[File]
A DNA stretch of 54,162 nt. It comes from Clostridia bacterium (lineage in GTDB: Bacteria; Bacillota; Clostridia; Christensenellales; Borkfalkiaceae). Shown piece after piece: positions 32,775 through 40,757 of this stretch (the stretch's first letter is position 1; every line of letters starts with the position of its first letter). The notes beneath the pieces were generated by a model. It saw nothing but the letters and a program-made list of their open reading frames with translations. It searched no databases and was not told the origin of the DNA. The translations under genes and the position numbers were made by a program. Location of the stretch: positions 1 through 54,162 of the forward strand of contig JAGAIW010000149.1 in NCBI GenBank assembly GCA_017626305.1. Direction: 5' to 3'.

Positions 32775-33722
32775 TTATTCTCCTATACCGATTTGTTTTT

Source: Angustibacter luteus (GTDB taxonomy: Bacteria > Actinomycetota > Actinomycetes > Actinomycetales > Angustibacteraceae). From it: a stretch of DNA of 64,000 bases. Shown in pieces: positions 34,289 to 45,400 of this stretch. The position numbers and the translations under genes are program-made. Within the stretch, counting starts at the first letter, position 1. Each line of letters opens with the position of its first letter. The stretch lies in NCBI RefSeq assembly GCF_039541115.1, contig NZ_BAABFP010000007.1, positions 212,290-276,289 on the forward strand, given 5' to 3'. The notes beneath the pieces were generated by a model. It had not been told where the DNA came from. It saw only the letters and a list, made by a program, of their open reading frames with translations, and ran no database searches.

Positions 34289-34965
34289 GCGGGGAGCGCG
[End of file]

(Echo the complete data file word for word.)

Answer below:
A DNA stretch of 54,162 nt. It comes from Clostridia bacterium (lineage in GTDB: Bacteria; Bacillota; Clostridia; Christensenellales; Borkfalkiaceae). Shown piece after piece: positions 32,775 through 40,757 of this stretch (the stretch's first letter is position 1; every line of letters starts with the position of its first letter). The notes beneath the pieces were generated by a model. It saw nothing but the letters and a program-made list of their open reading frames with translations. It searched no databases and was not told the origin of the DNA. The translations under genes and the position numbers were made by a program. Location of the stretch: positions 1 through 54,162 of the forward strand of contig JAGAIW010000149.1 in NCBI GenBank assembly GCA_017626305.1. Direction: 5' to 3'.

Positions 32775-33722
32775 TTATTCTCCTATACCGATTTGTTTTT

Source: Angustibacter luteus (GTDB taxonomy: Bacteria > Actinomycetota > Actinomycetes > Actinomycetales > Angustibacteraceae). From it: a stretch of DNA of 64,000 bases. Shown in pieces: positions 34,289 to 45,400 of this stretch. The position numbers and the translations under genes are program-made. Within the stretch, counting starts at the first letter, position 1. Each line of letters opens with the position of its first letter. The stretch lies in NCBI RefSeq assembly GCF_039541115.1, contig NZ_BAABFP010000007.1, positions 212,290-276,289 on the forward strand, given 5' to 3'. The notes beneath the pieces were generated by a model. It had not been told where the DNA came from. It saw only the letters and a list, made by a program, of their open reading frames with translations, and ran no database searches.

Positions 34289-34965
34289 GCGGGGAGCGCG